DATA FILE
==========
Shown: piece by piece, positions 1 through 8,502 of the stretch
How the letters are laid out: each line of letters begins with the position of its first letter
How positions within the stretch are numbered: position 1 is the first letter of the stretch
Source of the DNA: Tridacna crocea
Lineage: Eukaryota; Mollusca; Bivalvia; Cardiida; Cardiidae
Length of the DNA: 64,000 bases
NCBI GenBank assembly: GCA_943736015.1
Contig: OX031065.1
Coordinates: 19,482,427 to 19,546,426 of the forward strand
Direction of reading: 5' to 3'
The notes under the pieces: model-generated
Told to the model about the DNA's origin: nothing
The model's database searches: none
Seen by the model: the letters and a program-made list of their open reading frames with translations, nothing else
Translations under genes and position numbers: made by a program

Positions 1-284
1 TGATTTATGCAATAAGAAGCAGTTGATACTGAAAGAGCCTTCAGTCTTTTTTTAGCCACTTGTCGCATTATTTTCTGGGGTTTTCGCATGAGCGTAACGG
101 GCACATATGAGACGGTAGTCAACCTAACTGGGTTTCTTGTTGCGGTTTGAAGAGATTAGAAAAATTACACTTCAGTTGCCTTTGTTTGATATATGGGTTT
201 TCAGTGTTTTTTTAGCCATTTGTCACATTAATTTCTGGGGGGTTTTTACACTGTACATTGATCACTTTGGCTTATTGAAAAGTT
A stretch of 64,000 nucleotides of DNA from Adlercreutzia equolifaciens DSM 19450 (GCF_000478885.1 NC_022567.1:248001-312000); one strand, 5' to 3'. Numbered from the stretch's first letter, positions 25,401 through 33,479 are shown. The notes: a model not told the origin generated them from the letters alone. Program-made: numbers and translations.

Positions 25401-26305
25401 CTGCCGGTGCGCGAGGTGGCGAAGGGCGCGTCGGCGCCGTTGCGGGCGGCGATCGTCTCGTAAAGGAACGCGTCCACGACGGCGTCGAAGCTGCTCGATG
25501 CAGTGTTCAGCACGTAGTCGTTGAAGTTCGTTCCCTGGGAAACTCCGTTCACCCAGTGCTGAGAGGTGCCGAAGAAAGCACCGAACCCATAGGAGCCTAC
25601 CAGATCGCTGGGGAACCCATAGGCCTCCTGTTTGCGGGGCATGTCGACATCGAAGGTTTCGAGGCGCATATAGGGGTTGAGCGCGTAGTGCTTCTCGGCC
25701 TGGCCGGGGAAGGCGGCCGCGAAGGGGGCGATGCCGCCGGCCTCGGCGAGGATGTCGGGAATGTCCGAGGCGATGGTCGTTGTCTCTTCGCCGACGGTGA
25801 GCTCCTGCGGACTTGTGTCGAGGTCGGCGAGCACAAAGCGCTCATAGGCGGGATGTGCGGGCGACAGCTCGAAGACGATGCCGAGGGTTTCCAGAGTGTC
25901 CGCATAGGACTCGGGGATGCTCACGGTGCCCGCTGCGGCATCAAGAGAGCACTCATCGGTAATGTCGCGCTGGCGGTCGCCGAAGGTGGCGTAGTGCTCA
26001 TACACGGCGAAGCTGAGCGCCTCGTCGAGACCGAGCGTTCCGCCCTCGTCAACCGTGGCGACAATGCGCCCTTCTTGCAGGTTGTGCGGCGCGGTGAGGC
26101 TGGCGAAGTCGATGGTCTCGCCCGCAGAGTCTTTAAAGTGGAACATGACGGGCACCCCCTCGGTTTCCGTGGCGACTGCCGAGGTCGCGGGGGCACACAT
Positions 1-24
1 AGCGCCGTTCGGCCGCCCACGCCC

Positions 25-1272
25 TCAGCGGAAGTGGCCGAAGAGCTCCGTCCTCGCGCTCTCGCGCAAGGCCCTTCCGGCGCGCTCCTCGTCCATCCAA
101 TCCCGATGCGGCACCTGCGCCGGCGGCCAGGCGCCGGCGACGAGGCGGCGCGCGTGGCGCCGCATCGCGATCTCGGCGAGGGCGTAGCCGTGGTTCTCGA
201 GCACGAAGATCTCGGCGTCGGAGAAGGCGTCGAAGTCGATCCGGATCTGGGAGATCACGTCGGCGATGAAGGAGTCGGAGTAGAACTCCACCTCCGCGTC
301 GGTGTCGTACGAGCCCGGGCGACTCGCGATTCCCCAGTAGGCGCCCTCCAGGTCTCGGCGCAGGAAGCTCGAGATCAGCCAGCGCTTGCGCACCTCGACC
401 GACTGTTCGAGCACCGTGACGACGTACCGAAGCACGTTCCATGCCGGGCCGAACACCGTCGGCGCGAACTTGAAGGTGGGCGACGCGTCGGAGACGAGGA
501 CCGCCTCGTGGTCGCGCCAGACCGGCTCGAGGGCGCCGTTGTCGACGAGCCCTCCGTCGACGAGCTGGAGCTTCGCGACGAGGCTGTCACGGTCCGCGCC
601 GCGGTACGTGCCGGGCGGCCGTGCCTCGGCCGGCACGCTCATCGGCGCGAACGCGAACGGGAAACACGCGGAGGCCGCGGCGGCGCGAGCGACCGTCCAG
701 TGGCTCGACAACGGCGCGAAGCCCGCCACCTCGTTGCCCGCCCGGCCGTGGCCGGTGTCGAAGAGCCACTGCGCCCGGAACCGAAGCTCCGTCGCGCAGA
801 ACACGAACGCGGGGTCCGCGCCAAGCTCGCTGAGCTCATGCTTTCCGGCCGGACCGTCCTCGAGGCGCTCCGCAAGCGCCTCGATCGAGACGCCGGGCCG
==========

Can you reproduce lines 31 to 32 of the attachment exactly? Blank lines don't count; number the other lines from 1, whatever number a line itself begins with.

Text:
1 AGCGCCGTTCGGCCGCCCACGCCC

Positions 25-1272